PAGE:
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An American in France

Nov 3, 2006

As a sailing enthusiast, I was lucky to get to see the start of the 2006 Route du Rhum, the top European solo ocean race with many famous French and English sailors entered in the race and only one American entry, Kip Stone from Freeport, Maine who races an Open

50 monohull and is favored to win in his class.

It was my first time at the Route du Rhum and seeing the huge multihulls lined up in Saint Malo was impressive. There were a total of 74 boats entered in the race in various classes of multi and monohull boats. The number of visitors to the race village was even more impressive with both French and European visitors invading the town of Saint Malo in the hundred of thousands. Walking around the town was almost impossible at times due to the crowds.

Due to the number of race entries and the large tides half of the boats entered in the race were moved from the harbor the night before the race with the remaining boats leaving the morning of the race for the starting line. I was able to get on a press boat for the races’ start representing Ocean Navigator. Several spectator boats and team boats were also at the start following their favorite boats including one huge Brittany Ferry used as a race viewing platform. The wake from the spectator boats looked as if the whole sea state had changed not from the wind but from the numerous man made wakes. The sailors would have to wave off the multitude of boats each time they tacked before and during the races start. I counted eleven helicopters at the races start, enough to change the wind direction for some of the entries.

The course had a mark at Cape Frehet off the coast of Saint-Brieuc west of Saint Malo. As the press boat was in position with many other boats to see the likes of PRB, Orange, Giant, Roxy, Artemis, and Crepes Wahoo pass the mark, I looked over my shoulder at the cliffs and saw what appeared to be dots scattered over the entire cliffs. My first thought was from the movie Penguins wondering what bird was migrating, only to realize the dots were thousands of people watching the race from afar.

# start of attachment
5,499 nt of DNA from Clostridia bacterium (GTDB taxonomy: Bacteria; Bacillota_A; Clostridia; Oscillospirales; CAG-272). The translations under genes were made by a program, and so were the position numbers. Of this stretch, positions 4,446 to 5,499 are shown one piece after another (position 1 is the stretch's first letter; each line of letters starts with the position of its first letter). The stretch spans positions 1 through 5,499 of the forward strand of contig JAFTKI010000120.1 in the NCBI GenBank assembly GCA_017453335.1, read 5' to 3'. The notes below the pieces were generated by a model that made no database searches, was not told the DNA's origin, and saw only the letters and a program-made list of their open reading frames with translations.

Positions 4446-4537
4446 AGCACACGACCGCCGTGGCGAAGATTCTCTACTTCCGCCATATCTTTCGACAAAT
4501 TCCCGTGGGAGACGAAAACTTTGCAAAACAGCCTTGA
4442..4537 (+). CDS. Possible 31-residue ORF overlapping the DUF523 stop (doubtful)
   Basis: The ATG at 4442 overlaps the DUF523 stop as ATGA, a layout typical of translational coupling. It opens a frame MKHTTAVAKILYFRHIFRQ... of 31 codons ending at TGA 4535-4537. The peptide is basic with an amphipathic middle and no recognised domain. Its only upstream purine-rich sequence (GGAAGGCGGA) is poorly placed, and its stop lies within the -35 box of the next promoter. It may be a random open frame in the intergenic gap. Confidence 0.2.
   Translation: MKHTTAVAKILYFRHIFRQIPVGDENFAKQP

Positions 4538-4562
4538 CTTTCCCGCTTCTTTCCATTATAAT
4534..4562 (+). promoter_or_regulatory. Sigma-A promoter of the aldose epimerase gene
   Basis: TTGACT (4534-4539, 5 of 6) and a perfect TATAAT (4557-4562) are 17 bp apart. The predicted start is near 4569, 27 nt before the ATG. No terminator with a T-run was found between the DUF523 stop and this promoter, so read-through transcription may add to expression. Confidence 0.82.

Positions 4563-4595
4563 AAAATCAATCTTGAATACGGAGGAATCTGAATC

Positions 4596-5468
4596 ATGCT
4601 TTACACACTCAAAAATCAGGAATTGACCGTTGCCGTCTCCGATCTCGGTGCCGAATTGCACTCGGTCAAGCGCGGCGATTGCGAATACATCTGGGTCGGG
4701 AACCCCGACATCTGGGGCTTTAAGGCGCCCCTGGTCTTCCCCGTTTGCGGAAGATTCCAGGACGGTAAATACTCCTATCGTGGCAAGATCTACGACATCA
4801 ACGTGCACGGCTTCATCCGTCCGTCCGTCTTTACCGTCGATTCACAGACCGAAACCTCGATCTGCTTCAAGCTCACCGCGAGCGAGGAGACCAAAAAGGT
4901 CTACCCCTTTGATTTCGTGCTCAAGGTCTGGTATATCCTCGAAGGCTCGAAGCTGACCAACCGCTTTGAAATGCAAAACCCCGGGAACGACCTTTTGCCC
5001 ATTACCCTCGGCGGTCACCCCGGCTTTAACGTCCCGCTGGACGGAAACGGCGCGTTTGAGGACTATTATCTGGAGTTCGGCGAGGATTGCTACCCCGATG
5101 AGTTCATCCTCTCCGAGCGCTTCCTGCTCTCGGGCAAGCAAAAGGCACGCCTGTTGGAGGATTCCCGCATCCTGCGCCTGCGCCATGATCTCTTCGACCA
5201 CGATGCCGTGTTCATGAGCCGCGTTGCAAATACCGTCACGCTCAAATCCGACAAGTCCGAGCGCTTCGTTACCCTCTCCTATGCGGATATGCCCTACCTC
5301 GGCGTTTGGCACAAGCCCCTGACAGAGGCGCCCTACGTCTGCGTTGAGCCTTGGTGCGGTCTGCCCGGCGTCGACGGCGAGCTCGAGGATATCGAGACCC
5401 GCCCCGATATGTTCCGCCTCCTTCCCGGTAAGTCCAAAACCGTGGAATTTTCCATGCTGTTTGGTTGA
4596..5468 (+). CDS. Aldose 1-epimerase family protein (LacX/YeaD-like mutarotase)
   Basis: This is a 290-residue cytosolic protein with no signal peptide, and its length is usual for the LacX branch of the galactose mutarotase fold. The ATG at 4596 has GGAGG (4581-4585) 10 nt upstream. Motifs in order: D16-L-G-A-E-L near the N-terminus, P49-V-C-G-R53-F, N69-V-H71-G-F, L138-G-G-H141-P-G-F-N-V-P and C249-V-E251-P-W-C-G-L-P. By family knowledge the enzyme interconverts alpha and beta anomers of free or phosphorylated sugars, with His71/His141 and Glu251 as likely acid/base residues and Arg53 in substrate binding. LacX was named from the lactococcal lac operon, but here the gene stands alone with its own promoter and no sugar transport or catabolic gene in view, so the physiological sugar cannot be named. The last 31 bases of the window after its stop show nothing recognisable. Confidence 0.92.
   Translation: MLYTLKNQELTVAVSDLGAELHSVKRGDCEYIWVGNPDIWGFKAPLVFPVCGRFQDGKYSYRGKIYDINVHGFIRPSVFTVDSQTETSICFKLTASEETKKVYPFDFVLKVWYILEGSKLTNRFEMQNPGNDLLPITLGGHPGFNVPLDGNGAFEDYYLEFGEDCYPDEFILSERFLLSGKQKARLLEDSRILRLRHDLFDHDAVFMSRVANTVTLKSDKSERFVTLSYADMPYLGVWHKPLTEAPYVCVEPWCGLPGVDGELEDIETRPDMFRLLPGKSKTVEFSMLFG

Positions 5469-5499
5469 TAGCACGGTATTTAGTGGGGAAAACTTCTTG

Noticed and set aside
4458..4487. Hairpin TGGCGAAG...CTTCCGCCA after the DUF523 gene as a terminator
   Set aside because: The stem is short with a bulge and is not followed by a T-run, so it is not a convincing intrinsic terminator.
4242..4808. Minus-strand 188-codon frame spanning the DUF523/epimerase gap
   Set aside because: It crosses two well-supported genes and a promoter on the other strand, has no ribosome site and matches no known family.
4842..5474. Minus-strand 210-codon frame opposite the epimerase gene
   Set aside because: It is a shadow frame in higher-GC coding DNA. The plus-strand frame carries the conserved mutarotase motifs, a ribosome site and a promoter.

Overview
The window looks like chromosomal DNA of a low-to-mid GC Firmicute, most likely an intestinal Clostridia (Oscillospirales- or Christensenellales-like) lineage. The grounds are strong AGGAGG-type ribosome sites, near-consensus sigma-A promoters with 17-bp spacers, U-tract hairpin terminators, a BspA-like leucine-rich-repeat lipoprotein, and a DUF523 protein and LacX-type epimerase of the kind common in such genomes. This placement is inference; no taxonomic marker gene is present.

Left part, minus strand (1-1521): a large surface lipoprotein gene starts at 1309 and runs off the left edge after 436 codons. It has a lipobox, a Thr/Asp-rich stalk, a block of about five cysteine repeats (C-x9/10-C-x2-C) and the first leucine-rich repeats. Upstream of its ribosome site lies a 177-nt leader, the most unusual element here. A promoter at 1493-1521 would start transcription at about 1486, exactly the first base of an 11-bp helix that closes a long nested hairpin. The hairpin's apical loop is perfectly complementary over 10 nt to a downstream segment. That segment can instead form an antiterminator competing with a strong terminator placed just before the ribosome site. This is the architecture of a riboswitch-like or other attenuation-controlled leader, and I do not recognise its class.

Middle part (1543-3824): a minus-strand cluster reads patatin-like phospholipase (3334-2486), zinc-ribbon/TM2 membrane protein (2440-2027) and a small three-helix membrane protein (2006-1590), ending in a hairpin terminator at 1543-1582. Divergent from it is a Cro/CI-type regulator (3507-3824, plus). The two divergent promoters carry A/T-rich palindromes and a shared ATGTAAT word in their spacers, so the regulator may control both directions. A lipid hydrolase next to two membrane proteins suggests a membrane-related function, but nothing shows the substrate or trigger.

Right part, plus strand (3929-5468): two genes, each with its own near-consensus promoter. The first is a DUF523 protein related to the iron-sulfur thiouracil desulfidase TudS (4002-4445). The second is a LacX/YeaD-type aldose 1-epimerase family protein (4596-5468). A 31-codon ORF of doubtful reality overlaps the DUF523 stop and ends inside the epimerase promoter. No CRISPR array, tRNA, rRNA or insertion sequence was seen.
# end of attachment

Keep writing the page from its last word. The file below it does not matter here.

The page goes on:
The French are passionate about sailing and it really shows with the following and support for each of the solo transatlantic sailors who are each heroes among the French. An estimated 1 million people saw the start this year. After the race I was on a train headed to Paris to fly back to the States when an older woman sat next to me on the train. I was surprised when she pulled out her laptop reviewing the pictures she had taken that day from the cliffs with her birds eye view of the action, as the race boat images appeared small from afar. I realized how lucky I was to see the action up close that day. We agreed to exchange pictures when we each arrived home. Solo ocean racing is a great sport and I can only hope the enthusiasm and passion the French and Europeans have for solo ocean racing can continue to migrate to the States.